Friday, November 11th, 2016

The Adonis Contest: Win $300 for your story!

This contest is closed. Thanks to everyone who entered! The winner will be posted January 18. Meanwhile, check out the Pandora Contest.


The Contest: Write a story of 5,000 words or less about the myth below.

Deadline: December 31, 2016, by midnight

Entry fee: FREE!

Prize: $300


The Myth

Myrrha was princess of Assyria, daughter of king Theias. I don’t know what was going on with her—some kind of Electra complex—but she fell in love with her father and enlisted her nurse to trick him into sleeping with her. After a few super hot incest sessions (wtf) she became pregnant.

When Theias figured out what was going on, he was pretty upset. He decided to kill his daughter. (The only logical decision right?)

Myrrha ran, and when her father caught up with her, she prayed for help from the gods, who transformed her into a myrrh tree.

Nine months later, the child Adonis was born out of the myrrh tree.

He was a strikingly beautiful baby. So radiant that he attracted the attention of Aphrodite, who loved him right away. She decided to keep him all to herself and hid him in a secret box. However, she was still a little worried that the other goddesses, who were snoops,  might find him and try to take him for themselves, so Aphrodite made herself a plan.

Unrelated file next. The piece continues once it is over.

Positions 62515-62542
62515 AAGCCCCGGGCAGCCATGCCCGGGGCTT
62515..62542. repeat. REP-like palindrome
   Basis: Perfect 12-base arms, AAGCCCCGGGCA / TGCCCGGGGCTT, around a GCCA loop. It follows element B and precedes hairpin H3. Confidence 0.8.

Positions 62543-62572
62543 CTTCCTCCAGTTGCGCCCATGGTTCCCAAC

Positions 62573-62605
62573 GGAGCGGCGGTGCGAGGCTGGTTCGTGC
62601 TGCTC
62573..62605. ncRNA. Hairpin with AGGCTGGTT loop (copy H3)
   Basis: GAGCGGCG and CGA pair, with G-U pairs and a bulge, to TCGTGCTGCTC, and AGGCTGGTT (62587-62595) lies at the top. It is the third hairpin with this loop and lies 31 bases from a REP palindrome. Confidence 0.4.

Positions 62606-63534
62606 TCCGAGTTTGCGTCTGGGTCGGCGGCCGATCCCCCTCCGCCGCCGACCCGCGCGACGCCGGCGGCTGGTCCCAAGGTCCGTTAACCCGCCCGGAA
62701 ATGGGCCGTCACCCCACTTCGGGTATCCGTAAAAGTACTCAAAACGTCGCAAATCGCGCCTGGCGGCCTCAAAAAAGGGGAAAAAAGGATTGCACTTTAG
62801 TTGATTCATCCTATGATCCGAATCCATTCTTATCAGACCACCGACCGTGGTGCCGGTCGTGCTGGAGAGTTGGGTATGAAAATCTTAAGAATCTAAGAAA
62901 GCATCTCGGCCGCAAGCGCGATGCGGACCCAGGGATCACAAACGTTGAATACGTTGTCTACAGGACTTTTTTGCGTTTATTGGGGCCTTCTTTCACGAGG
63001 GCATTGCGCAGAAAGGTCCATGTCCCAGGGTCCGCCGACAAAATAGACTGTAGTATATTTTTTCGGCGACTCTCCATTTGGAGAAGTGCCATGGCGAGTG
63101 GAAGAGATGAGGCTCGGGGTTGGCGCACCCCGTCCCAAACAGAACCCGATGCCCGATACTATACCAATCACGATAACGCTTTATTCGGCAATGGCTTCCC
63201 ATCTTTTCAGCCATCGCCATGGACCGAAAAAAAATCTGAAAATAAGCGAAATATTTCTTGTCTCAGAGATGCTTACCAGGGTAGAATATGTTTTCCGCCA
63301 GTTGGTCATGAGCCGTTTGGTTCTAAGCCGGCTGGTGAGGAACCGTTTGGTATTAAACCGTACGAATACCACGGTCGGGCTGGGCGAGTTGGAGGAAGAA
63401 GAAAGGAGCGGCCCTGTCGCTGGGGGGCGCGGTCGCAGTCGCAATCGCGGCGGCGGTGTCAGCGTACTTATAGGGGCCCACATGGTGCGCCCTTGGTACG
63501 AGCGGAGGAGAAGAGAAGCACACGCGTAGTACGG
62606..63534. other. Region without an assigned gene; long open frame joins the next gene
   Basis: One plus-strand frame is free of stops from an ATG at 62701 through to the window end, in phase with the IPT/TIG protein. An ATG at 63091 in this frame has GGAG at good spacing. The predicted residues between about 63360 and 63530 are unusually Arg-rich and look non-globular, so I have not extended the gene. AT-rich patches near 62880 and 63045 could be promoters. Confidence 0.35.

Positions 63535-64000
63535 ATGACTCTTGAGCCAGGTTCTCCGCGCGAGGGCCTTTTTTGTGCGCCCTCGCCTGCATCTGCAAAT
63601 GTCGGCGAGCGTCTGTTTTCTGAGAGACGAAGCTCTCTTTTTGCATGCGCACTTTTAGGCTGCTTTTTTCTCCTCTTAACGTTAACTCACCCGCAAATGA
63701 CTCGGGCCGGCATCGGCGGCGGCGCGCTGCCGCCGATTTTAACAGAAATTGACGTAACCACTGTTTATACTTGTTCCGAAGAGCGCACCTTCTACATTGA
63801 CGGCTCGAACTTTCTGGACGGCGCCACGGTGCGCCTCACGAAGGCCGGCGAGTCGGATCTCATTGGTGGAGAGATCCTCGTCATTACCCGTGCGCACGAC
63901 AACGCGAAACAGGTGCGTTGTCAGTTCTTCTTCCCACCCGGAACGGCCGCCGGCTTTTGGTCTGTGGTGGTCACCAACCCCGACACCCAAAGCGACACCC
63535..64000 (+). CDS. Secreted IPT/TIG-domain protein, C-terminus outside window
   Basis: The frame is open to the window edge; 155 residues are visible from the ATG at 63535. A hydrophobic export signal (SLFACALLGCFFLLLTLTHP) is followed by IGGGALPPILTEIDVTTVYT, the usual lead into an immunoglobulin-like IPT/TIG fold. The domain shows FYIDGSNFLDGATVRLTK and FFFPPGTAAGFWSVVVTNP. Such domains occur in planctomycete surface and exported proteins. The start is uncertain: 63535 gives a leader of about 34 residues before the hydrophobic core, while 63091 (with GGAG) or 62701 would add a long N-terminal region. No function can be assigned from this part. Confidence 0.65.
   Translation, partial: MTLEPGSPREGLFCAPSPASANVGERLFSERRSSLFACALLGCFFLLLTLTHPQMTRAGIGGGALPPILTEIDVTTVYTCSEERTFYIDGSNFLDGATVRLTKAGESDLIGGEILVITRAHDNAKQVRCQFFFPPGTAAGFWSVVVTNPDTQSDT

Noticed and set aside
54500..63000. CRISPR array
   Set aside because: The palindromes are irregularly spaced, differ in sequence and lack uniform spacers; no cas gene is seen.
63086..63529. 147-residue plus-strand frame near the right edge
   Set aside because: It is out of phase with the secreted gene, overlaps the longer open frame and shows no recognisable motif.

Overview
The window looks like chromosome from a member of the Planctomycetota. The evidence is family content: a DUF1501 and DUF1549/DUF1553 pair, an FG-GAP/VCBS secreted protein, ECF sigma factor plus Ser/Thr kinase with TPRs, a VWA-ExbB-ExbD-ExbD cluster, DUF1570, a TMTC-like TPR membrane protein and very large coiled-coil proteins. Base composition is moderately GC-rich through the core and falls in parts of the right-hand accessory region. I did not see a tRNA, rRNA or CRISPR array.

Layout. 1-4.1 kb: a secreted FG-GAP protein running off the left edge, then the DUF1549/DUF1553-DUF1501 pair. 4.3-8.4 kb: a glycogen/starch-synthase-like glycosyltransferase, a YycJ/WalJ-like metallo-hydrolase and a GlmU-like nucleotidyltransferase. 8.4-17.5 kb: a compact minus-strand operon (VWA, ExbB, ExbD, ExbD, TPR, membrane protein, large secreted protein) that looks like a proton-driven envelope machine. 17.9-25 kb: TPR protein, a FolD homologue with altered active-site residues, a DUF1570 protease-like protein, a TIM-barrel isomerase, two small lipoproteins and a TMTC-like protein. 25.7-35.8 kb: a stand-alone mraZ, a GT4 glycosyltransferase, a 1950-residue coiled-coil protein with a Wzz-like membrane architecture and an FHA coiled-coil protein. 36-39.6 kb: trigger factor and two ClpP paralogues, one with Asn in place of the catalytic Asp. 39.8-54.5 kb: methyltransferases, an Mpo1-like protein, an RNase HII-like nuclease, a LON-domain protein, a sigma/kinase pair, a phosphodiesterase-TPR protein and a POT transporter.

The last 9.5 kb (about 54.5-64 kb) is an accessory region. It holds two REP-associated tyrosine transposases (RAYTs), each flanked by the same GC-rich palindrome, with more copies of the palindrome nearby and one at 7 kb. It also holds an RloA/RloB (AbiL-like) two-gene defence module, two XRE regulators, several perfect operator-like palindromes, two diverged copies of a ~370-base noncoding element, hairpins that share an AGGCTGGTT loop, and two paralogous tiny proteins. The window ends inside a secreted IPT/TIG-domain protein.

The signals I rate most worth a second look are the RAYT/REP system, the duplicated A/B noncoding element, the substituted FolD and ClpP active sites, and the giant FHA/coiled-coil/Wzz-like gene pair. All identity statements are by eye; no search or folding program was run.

She gave the box to Persephone, queen of the Underworld, who said, “Oh sure, I’ll take care of this for you.” It was a brilliant plan! Nobody would ever look in the Underworld! And even if they did think to look there, even gods couldn’t go to the Underworld (except for a very select few).

But Aphrodite’s plan did not go as planned. Persephone fell in love with the baby Adonis, too. When Aphrodite came to collect him, Persephone refused to give him up. So there ensued a kind of tug of war between the two goddesses over Adonis.

At this point, Adonis was presumably a young man and had grown up in the Underworld, which would have given him a touch of otherworldly beauty.

The goddesses could not come to an agreement, so Zeus intervened (just as he had when Persephone herself had wanted to leave the Underworld to be with her mother, Demeter).